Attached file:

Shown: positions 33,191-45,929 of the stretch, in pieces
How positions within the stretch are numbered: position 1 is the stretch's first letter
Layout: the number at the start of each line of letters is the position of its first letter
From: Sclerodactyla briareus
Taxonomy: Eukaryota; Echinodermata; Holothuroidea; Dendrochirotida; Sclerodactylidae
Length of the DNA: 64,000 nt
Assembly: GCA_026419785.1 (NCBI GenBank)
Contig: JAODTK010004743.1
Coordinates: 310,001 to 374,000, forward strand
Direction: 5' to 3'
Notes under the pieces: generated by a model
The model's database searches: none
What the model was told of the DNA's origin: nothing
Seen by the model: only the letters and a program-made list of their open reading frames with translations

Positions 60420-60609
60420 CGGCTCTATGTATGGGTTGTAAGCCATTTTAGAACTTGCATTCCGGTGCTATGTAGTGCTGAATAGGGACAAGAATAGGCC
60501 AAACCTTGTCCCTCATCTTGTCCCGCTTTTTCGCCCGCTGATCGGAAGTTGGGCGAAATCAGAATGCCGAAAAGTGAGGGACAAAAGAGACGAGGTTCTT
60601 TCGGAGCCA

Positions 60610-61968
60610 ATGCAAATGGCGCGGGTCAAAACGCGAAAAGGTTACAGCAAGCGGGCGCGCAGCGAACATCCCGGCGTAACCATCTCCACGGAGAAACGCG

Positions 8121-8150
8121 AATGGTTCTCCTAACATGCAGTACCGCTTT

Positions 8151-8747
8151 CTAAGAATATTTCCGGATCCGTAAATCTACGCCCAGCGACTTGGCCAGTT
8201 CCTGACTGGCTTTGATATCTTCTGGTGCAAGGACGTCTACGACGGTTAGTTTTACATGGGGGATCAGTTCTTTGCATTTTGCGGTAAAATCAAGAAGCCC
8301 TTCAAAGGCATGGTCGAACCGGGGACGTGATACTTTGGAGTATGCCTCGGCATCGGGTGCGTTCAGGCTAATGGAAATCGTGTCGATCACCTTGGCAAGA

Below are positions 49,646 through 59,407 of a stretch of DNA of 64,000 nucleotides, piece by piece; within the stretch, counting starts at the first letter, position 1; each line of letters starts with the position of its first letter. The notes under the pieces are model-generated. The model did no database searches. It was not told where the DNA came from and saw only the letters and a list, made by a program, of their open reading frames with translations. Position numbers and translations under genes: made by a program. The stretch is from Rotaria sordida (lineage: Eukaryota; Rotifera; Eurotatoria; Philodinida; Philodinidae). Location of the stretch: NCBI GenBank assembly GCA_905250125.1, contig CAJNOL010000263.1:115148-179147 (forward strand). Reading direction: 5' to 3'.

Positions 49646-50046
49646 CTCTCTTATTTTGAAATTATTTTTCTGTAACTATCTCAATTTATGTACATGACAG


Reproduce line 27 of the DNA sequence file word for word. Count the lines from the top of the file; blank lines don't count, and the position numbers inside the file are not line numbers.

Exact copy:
Below are positions 49,646 through 59,407 of a stretch of DNA of 64,000 nucleotides, piece by piece; within the stretch, counting starts at the first letter, position 1; each line of letters starts with the position of its first letter. The notes under the pieces are model-generated. The model did no database searches. It was not told where the DNA came from and saw only the letters and a list, made by a program, of their open reading frames with translations. Position numbers and translations under genes: made by a program. The stretch is from Rotaria sordida (lineage: Eukaryota; Rotifera; Eurotatoria; Philodinida; Philodinidae). Location of the stretch: NCBI GenBank assembly GCA_905250125.1, contig CAJNOL010000263.1:115148-179147 (forward strand). Reading direction: 5' to 3'.